Customer hub site has two CE routers with two links connected to two seperate PE routers in the Carrier's MPLS network. At the customer's remote site one CE router on a single link is connected to PE router in MPLS network.
How can I configure the CE routers at the hub site to advertised the same network across the MPLS network to the CE router at the remote site? Also, how can I configure the CE router at the remote site to select on of the router as the primary and the other as secondary? Can I use local-preference on the CE router at the remote site to selected on path over the other.
I'm not sure if this makes any sense. Any help will be appreciated. Thanks
Even if you configure the two CE routers at the hub site to advertise the same prefixes, the PE router at the spoke site would select only one of them and pass it to the CE router. Bear in mind that by advertising the same prefixes from the two hub CE routers you should still get some load-sharing. Is it what you are trying to achieve?
Thanks for the response.
The customer wants the capability to load-share traffic across the two links connecting to hub site CE rouers as well as use these links for redundancy.
Customer has remote CE routers globally connected to the MPLS network and need to have the remote CEs in the US sent traffic to networks at the hub site over one of the two links and the CEs in Rest-of-World use the other link at the hub site. If one of the hub link fails, traffic from all remote CEs will use the available link.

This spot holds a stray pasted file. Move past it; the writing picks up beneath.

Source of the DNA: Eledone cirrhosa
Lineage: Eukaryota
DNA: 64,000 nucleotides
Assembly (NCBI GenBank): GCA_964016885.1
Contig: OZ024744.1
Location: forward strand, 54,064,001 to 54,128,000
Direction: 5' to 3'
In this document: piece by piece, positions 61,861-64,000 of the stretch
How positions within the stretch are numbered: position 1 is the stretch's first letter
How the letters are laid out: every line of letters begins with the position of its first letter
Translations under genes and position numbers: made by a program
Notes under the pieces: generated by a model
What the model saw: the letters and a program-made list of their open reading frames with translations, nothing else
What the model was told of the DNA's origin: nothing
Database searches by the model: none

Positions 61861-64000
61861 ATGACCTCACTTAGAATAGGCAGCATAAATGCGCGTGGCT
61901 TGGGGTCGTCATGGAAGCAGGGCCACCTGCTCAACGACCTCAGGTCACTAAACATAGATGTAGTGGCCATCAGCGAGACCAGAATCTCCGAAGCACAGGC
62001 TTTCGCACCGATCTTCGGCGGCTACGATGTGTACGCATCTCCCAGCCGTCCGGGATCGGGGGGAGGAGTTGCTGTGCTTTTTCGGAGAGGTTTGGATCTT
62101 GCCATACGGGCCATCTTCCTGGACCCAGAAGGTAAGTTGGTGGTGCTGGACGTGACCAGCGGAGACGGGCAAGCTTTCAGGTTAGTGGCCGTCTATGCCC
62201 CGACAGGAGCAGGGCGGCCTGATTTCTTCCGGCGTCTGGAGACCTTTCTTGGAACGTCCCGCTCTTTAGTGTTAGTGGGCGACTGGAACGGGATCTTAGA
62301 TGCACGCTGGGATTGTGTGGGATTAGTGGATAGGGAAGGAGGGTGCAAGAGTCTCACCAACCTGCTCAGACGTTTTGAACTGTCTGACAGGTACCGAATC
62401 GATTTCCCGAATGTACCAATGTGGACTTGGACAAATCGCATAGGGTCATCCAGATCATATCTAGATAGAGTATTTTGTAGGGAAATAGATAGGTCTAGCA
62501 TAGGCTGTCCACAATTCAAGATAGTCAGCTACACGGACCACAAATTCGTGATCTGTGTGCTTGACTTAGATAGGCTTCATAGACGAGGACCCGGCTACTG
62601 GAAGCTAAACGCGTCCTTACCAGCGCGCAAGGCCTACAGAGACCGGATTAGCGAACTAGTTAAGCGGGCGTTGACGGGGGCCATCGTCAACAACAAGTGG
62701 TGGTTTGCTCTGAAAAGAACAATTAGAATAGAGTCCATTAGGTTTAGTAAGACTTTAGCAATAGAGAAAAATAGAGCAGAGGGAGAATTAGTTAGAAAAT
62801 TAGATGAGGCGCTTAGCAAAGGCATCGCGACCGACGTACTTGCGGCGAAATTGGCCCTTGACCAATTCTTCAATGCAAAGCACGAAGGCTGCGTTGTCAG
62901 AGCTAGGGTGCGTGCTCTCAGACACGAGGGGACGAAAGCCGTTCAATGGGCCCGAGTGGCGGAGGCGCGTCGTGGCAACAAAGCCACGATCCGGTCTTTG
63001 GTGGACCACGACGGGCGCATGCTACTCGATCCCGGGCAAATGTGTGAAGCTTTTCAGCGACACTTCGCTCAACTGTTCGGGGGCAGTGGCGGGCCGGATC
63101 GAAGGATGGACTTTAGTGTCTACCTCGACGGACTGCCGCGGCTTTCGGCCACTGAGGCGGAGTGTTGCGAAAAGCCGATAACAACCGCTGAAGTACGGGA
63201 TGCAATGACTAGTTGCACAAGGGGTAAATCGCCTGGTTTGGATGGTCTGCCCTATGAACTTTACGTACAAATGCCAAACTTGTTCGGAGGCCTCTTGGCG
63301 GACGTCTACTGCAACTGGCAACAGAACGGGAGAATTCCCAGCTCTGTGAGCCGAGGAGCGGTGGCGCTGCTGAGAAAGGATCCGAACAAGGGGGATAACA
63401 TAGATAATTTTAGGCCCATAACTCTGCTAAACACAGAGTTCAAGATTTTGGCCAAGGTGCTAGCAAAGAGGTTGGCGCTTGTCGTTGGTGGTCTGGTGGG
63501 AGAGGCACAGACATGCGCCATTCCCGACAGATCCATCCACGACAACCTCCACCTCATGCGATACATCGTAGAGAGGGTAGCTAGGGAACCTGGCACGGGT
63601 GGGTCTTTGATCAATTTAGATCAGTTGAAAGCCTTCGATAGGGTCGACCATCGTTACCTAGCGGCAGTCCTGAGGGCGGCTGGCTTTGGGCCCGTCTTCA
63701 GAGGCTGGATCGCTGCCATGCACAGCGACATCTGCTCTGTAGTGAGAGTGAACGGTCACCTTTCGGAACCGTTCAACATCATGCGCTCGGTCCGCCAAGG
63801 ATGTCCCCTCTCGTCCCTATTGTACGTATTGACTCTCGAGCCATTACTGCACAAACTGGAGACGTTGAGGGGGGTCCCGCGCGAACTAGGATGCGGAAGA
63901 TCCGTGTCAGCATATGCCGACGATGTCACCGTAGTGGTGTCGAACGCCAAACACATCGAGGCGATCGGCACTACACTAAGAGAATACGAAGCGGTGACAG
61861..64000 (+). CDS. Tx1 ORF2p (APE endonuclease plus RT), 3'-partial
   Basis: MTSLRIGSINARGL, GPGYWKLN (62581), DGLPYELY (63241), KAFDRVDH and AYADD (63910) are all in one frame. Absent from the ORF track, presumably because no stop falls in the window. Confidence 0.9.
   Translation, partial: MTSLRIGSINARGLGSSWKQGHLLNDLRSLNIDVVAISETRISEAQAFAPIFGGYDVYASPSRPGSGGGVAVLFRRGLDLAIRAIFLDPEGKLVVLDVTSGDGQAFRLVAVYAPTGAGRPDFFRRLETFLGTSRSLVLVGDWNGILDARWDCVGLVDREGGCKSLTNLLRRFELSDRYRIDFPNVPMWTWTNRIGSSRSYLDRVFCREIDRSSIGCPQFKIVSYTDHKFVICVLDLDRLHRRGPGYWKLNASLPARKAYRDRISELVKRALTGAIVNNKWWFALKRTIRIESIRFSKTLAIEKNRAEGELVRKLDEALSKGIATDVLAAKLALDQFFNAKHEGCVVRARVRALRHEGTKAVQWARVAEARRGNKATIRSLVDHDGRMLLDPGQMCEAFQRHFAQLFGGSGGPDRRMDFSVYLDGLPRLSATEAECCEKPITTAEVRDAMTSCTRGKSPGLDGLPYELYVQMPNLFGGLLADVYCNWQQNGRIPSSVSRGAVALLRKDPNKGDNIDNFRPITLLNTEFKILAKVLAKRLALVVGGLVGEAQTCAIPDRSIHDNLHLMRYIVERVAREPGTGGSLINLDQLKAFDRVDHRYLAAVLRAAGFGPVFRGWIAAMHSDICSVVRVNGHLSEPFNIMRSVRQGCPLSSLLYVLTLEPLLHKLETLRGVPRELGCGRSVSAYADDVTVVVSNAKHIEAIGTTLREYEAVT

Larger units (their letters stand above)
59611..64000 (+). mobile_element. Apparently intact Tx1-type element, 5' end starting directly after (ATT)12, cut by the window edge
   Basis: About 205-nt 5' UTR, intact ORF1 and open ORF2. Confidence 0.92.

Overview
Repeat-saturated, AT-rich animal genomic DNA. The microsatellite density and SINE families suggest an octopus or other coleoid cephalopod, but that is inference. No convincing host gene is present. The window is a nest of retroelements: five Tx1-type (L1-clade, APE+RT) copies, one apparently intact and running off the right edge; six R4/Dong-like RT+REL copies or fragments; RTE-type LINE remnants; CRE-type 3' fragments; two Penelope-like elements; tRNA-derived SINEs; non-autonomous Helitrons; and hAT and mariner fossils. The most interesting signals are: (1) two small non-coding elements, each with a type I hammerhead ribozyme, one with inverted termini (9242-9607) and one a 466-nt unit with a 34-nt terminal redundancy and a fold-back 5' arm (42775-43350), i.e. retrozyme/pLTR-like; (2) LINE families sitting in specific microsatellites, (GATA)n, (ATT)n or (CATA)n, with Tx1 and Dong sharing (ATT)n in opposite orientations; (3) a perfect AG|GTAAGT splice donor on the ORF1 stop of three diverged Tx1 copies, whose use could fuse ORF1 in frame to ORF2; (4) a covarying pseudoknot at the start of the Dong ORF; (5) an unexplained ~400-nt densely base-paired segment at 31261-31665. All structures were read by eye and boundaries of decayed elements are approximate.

Will this design work across the MPLS network? If not, what are some other solutions that will accomplish meet these requirements?
Bear in mind that if you advertise the same prefixes from both hub ce routers, the best path decision will be taken in the providers core (either PE or RR, which must people use). The PE will only pass the best path to the spoke CE router and the CE has therefore no way to prefer one hub over the other.
One way to accomplish what you described is to advertise different prefixes from the two hub CE routers. For instance, you could originate the US specific prefixes and a summary prefix for the rest of the world (or a default route) on the US hub CE router. In the same way you would originate the rest of the world specific prefixes as well as a summary prefix for the US address space (or a default route)on the "rest-of-the-world" hub CE. This would provide for both loadsharing and redundancy.
Hope this helps,
I have a similar question with this setup. In my case, my customer is running EIGRP between PE-CE. They want to achieve load balancing and redundancy.
Off of one hub site, they have two core routers with two access links into the MPLS VPN cloud.
Here's my guess, please comment: